Interview with Ellie Dicola

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Interview with Ellie Dicola

By Emily Pothast October 31, 2017

In-depth, critical perspectives exploring art and visual culture on the West Coast.


A new-media artist with a background in fibers and sculpture, Ellie Dicola makes work that doesn’t shy from unusual platforms. In 2014, under the member name LipsHipsTitsPower, Dicola uploaded a video to Pornhub in which she had staged herself on a table in a semi-transparent chemise, surrounded by supermarket floral arrangements. As cryptic captions flashed on the screen, she flagellated her thighs with a pair of thorny pink roses as an intimate, performative gesture. The response of fellow Pornhub members may be summed up in a comment from analmaster6969: “What the fuck even is this?”

Dicola uses technology and humor to address the ways that mental health, femininity, and trauma intersect within capitalism’s commodification and consumption of bodies. Earlier this year, she created crazy 4 u (2017), an interactive web project exploring the ubiquity of "crazy" as a pejorative for women who are confident, assertive, or demand respect. Her most recent installation, Notch, Void, and Cashing Out (2017), deals with her experiences at a job from which she was unceremoniously laid off, laying bare the emotional labor that people with anxiety or depression are routinely forced to perform in order to avoid being cast out on the street.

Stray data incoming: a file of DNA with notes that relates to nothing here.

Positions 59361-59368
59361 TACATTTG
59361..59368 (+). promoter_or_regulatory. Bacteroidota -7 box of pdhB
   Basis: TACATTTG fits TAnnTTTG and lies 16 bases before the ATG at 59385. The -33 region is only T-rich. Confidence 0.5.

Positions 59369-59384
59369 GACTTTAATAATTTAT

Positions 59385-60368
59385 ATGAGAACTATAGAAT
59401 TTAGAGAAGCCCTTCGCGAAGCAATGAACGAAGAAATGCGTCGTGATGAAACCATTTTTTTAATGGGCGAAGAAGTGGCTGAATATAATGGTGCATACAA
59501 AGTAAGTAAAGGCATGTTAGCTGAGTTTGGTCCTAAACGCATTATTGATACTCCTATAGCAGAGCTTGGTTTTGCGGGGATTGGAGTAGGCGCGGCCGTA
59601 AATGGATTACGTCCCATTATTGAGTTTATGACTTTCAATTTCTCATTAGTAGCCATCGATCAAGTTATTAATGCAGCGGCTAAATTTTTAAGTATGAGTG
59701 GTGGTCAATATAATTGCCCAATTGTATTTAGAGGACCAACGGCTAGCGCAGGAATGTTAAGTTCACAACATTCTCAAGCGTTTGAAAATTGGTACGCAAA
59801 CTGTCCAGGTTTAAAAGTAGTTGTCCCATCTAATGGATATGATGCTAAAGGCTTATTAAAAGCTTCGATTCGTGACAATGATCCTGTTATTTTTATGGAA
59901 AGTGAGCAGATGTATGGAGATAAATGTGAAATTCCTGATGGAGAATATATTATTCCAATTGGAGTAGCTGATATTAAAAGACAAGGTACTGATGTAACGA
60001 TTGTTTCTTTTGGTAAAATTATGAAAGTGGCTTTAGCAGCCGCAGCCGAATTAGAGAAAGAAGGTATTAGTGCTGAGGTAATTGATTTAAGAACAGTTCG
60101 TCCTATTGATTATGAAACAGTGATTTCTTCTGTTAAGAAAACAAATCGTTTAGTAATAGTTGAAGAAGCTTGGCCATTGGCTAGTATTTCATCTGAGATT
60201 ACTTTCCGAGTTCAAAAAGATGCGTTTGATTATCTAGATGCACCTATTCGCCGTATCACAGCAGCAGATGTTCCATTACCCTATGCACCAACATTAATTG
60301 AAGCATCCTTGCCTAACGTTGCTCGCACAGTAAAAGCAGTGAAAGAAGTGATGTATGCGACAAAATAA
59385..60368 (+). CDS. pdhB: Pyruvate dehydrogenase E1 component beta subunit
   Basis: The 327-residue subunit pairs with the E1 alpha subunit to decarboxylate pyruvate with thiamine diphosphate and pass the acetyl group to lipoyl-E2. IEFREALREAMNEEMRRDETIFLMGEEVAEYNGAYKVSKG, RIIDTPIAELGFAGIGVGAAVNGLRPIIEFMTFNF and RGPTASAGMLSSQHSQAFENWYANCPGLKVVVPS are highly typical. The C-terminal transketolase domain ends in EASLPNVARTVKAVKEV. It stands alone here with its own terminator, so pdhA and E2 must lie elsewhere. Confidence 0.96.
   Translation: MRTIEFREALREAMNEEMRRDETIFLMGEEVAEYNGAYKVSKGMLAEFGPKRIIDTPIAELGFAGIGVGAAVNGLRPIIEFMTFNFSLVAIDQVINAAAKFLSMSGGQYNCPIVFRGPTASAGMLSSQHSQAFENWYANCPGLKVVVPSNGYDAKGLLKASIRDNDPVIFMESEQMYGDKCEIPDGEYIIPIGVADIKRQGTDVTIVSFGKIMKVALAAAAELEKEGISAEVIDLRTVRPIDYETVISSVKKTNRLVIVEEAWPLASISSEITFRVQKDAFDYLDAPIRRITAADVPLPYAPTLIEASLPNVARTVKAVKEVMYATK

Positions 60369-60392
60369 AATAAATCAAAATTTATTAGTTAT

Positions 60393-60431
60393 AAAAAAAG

The morning after Notch, Void, and Cashing Out opened at Specialist Project Space in Seattle, the artist spoke about this new installation within the broader context of her current work.

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Emily Pothast: Given your 3D background, how did you get started as a digital artist?

Ellie Dicola: Well, part of it is just strategy. Making work for the internet is a way that I can work in a small space, without having to invest in a lot of stuff I don’t already have. I don’t even have an HD camera. I do it all on my phone and my webcam.

EP: Why make work for Pornhub?

ED: Uploading to Pornhub started out as a joke with a friend, as an unexpected way to get my videos out into the world and in front of a broader audience.

EP: Were you hoping people would stumble on them while looking for porn?